Nature’s Interventions: The Alpine Wildlife Reigns as Bivouacking is Banned in the Alps Reserve

Enter a world where nature reigns supreme, where the Alps display their wild and unspoilt splendor. Discover the Alps nature reserve, a biodiversity sanctuary where bivouac is prohibited. Let yourself be guided through these majestic mountains, where wildlife reclaims its rights.

Faced with the growing enthusiasm of hikers for the superb alpine landscapes, the Contamines-Montjoie nature reserve in Haute-Savoie has decided to take drastic measures to preserve its unique ecosystem. New regulations, which came into force in May, restrict certain practices in order to protect the biodiversity of this mountainous region.

A threatened natural gem

The high altitude lakes, torrents and mountain pastures of the reserve are home to exceptional flora and fauna. Iconic animals like ibexes and the chamois evolve in these fragile ecosystems. However, the ever-increasing influx of visitors, particularly bivouacs, is beginning to disrupt this delicate balance.

Restrictive measures to preserve nature

A prefectural decree has been published to limit certain human activities during specific periods. For example :

  • THE bivouac is now prohibited from July 1 to August 31, 2024 in the Jovet lakes and Plan Jovet alpine areas.
  • Swimming in the Jovet lakes, for hikers and their pets, is strictly prohibited all year round.

The challenges of uncontrolled bivouac

Geoffrey Garcel, technical ranger of the reserve, explains that bivouac involves a light and temporary camp where no trace must be left. However, the influx of 40 to 50 tents per evening around the Jovet lakes in summer poses many problems:

  • Absence of sanitation systems and toilets.
  • Trampling and degradation of alpine grasslands.
  • Nocturnal and morning disturbances, impacting wildlife, particularly marmots.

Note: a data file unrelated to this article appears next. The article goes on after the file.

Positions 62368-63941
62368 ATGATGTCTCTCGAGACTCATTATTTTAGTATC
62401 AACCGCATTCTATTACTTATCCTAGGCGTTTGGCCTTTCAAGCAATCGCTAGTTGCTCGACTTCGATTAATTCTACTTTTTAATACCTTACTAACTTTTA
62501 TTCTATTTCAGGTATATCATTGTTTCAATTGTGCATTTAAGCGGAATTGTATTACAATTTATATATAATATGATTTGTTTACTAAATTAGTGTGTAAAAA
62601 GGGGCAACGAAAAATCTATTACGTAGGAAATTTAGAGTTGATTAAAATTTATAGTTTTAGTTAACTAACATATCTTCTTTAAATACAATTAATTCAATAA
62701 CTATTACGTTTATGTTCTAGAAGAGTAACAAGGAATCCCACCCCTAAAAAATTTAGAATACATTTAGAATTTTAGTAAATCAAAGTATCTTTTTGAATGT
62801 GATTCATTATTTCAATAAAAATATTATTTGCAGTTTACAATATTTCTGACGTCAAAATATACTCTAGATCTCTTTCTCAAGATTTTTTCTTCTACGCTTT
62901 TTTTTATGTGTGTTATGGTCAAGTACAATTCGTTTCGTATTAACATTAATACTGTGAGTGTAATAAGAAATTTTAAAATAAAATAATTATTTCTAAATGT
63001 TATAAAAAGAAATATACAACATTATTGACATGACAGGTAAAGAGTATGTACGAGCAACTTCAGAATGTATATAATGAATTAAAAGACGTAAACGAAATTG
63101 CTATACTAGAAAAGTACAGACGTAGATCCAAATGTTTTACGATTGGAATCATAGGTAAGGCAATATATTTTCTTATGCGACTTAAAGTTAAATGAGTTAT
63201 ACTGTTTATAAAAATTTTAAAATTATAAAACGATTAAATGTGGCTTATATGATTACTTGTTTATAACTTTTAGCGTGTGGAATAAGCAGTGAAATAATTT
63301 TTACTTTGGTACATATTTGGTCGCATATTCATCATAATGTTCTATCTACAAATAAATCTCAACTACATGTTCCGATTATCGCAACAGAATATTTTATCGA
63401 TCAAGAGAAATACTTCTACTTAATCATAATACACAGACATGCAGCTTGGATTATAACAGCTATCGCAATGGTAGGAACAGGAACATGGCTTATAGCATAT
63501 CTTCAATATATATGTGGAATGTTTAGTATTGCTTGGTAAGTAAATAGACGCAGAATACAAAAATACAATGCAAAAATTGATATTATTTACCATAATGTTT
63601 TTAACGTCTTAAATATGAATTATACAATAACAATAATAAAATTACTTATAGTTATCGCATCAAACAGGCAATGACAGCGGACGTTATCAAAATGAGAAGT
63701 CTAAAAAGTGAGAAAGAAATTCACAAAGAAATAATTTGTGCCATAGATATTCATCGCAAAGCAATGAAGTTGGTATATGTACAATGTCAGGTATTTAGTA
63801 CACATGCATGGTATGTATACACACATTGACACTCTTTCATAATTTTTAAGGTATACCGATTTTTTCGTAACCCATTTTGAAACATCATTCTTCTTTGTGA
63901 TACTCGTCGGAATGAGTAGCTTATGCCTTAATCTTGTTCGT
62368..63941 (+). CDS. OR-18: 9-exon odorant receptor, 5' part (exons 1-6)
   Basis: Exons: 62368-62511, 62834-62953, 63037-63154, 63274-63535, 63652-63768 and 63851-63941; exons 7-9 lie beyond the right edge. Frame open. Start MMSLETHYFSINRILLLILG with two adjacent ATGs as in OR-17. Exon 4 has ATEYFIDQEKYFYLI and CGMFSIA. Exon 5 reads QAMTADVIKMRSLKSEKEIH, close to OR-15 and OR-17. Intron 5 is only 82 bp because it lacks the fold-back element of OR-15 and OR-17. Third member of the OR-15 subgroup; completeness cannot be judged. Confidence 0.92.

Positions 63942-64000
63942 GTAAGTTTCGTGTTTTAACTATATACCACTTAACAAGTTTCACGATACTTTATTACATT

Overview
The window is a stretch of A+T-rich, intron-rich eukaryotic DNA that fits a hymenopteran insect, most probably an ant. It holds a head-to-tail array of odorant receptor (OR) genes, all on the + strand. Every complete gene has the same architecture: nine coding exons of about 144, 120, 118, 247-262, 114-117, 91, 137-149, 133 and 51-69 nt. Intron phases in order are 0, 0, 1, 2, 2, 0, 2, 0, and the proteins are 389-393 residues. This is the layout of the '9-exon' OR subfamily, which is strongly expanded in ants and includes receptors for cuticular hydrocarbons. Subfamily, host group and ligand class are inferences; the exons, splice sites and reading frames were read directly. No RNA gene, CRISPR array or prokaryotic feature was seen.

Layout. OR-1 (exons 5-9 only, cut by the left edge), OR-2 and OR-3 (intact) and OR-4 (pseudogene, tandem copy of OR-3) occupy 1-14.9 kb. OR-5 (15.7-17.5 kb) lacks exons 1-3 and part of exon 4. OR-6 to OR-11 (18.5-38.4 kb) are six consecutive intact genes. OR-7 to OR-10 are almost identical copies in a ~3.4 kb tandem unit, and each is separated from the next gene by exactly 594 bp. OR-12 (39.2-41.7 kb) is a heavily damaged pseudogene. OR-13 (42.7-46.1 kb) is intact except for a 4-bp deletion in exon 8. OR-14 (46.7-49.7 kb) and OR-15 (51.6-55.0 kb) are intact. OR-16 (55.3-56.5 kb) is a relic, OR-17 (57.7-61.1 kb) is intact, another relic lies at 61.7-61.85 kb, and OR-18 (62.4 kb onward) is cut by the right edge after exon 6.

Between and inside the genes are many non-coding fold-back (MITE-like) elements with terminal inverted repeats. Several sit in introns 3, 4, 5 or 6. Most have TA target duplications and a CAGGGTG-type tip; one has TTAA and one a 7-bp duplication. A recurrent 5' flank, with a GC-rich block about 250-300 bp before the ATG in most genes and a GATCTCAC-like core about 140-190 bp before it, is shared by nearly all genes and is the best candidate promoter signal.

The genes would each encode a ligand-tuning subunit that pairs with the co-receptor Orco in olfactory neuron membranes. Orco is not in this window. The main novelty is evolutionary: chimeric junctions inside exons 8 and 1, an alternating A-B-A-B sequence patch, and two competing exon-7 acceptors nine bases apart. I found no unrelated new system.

The consequences of overcrowding

Between June and September, around 63,000 people take the Tour du Mont-Blanc route, with a peak attributed to the COVID-19 post-crisis. This overcrowding often leads to harmful behaviors such as:

  • Use of lakes as refrigerators for beers.
  • Doing your dishes and laundry in the lakes, disrupting their fragile balance.
  • Deposits of Solar cream in the water, causing eutrophication and the appearance of algae.

The impact on wildlife

Marmots, once visible around Jovet Lakes at sunrise, have had to change their rhythm due to increased human presence. Evening and morning bivouacs disturb the animals, while repeated trampling damages alpine grasslands, leading to a loss of biodiversity.

A new reservation tool to supervise the bivouac

To face these challenges, an online reservation system has been put in place. Hikers must register and bivouac only in authorized sectors. In addition, waste collection points have been removed along the GR5 in order to make visitors more responsible, although collection locations remain available in certain areas.

These measures aim to reconcile hikers’ enthusiasm for the wonders of the Contamines-Montjoie nature reserve with the necessary respect and preservation of its precious ecosystem.